The son of a Hamilton woman, who was texting and driving before she was killed in a crash, is pleading with drivers to put their mobile phones away and pay attention to the road.

Eliot Jessep, 21, said the accident turned his whole world upside down.

"It was huge. I hope people read this and realise the risks - they could die or kill someone."

Eliot's mother Paula Jessep, 37, was killed just three days before Christmas in 2011 as she was driving home to Hamilton after attending a funeral in Rotorua.


Her car was involved in a head-on collision with another vehicle, carrying three young women who suffered serious injuries and had to be cut from the extensively damaged car.

In an inquest into her death in 2012, senior sergeant Fane Troy said when he arrived at the scene, he found Jessep's cellphone in the driver's footwell of her car with a half written text on the screen.

Troy revealed that Jessep sent 19 texts within a 45-minute period leading up to the crash.

Now, five years after the accident, Jessep's son hopes his story will help people realise the risks of using a cellphone while driving.

"Just don't do it. Problem solved.

"Making a mistake in a car has much bigger consequences than making a mistake doing something else.

Eliot was just 16 when the accident happened in 2011.

"I'm still devastated and I get sad, but I've come to terms with it more."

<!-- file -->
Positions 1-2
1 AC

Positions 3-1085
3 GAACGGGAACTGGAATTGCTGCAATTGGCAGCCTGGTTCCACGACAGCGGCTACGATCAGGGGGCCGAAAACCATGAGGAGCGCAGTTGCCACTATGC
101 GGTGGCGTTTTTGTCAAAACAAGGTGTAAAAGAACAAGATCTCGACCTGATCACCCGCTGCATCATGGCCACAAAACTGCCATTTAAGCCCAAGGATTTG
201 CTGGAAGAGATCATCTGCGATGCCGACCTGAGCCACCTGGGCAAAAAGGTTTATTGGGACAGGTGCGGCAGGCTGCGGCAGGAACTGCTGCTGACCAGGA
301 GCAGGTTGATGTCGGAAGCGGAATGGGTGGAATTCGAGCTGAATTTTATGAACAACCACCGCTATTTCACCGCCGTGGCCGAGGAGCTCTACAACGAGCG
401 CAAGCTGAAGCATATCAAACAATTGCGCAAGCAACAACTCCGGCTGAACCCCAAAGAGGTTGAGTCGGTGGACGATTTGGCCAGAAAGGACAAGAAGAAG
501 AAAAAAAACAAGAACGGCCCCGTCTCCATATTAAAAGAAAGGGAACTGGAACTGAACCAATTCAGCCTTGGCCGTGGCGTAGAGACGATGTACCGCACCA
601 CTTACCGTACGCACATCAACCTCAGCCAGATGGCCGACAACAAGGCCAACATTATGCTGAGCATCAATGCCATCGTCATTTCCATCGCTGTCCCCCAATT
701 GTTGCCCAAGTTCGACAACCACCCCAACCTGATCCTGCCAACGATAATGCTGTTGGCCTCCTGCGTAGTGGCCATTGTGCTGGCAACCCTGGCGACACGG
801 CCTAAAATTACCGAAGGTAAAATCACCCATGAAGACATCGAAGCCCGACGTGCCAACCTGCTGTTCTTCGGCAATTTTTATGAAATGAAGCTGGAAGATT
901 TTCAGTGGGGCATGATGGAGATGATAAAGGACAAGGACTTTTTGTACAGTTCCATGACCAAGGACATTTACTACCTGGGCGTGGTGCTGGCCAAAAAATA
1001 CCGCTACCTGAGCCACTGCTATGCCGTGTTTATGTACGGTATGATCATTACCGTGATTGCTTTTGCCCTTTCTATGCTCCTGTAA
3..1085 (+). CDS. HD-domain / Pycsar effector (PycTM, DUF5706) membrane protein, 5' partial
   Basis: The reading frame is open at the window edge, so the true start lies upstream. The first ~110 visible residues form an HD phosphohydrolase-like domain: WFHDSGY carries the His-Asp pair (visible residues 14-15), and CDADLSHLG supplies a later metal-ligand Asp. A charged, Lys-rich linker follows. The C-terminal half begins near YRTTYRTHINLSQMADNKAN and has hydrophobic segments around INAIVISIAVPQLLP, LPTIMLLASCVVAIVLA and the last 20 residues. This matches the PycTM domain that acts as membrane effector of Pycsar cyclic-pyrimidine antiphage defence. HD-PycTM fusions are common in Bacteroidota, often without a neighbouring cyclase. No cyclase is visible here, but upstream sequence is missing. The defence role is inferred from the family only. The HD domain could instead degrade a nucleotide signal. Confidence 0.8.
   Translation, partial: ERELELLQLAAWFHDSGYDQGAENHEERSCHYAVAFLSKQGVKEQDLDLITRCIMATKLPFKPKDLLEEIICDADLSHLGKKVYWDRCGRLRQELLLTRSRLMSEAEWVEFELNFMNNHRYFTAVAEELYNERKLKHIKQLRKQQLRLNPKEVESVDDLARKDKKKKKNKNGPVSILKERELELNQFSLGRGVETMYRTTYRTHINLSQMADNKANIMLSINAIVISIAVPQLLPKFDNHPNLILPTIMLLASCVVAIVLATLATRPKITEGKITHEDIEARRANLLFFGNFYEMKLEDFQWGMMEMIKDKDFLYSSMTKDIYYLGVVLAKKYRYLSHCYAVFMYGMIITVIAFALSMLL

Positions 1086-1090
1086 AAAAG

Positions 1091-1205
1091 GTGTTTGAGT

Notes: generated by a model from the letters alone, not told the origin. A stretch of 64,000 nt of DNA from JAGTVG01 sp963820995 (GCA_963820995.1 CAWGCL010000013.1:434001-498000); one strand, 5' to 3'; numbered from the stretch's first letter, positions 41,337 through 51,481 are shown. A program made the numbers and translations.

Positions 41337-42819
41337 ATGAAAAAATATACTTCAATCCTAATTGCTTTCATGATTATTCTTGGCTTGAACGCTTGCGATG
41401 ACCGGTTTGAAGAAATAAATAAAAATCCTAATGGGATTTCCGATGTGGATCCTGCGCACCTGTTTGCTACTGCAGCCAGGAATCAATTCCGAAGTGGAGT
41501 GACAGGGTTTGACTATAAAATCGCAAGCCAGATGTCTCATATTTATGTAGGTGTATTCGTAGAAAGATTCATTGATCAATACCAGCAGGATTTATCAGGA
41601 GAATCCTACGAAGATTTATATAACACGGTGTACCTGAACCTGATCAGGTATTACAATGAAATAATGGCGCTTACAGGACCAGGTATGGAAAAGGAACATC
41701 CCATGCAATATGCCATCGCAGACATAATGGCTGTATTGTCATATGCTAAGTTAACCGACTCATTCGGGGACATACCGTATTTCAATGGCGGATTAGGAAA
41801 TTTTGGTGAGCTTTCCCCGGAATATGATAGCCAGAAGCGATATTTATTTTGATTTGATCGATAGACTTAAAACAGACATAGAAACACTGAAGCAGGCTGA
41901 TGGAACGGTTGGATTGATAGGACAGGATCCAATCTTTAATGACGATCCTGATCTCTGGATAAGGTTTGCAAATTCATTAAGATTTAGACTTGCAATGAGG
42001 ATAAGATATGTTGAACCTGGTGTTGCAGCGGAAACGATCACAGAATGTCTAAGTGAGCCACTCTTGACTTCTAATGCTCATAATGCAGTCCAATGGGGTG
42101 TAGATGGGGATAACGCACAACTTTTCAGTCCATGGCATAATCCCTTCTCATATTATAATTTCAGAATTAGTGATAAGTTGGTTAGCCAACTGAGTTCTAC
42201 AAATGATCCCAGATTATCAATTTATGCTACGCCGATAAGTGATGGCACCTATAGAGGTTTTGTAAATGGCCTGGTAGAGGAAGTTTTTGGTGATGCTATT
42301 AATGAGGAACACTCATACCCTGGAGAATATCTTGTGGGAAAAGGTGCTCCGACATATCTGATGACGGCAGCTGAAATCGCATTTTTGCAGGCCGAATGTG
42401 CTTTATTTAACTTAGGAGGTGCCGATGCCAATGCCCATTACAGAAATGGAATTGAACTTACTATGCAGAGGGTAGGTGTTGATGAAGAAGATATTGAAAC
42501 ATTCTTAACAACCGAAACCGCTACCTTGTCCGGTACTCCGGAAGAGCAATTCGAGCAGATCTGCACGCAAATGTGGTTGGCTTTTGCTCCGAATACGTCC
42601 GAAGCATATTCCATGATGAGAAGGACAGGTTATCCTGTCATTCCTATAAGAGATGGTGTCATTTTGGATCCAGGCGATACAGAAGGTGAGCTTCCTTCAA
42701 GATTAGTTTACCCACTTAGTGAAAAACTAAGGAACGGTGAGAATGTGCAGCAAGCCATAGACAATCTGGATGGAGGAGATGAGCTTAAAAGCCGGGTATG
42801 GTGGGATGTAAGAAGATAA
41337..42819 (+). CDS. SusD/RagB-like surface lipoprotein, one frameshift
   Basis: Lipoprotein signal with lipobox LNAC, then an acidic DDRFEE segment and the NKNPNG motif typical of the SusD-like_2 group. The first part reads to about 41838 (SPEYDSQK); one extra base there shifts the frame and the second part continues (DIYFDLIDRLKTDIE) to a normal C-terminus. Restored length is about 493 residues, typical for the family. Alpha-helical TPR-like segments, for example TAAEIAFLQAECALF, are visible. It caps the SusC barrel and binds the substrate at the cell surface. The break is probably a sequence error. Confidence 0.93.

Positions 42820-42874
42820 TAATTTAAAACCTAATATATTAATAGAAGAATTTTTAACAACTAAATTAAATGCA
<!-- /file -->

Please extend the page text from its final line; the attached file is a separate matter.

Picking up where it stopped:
He said he went from being an only child living at home with his mum, a single parent, to living with family friends.

"I had to grow up really quickly. I lived with some great family friends, but they weren't mum."

Mobile phones have been a contributing factor to 20 deaths on New Zealand roads since 2011.

Provisional data released by police revealed a rise in the use of mobile phones while driving, with the number of infringements surpassing the number of drink driving offences in the last three years.

Between January and September 2016, almost 22,000 drivers were pinged for using a mobile phone while driving, amounting to $1.7 million in fines.

In comparison, 18,600 drivers were caught drink driving in the same period.

The highest recorded number of mobile phone offences in the last eight years, were in 2015 with 28,000 people caught texting, talking or checking their phones behind the wheel.

"In the country, I'm probably one of the people who hate [texting and driving] the most. You don't know what is coming around the corner, there's no guarantee someone else won't cross the centre line and if you're distracted you won't see it," said Eliot.

"The consequences could be huge."

Eliot is the director of an e-commerce company in Hamilton and said he would have loved his mum to see his success.

"When people say 'your mum would be so proud' it sets me off the most."

The 21-year-old said his mum was "loud", "really funny" and "out there".

"She loved people. She worked for St John up until she died, managing a group of about 400 volunteers."

Inspector Pete McKennie said drivers need to be aware of the very real risk that distractions represent.

"Especially talking, texting and checking emails on mobile phones while driving. Put the phone away.

"Put your passengers and other road users first. Nobody wants to be on the road with a driver who is not paying full attention to the road.

"Other drivers and your passengers deserve your full attention on the road."

McKennie said that although the current legislation allows people to use hands-free cellphones while driving, police recommend that drivers minimise the potential for distraction by switching phones off while driving, or pulling over to make or receive calls.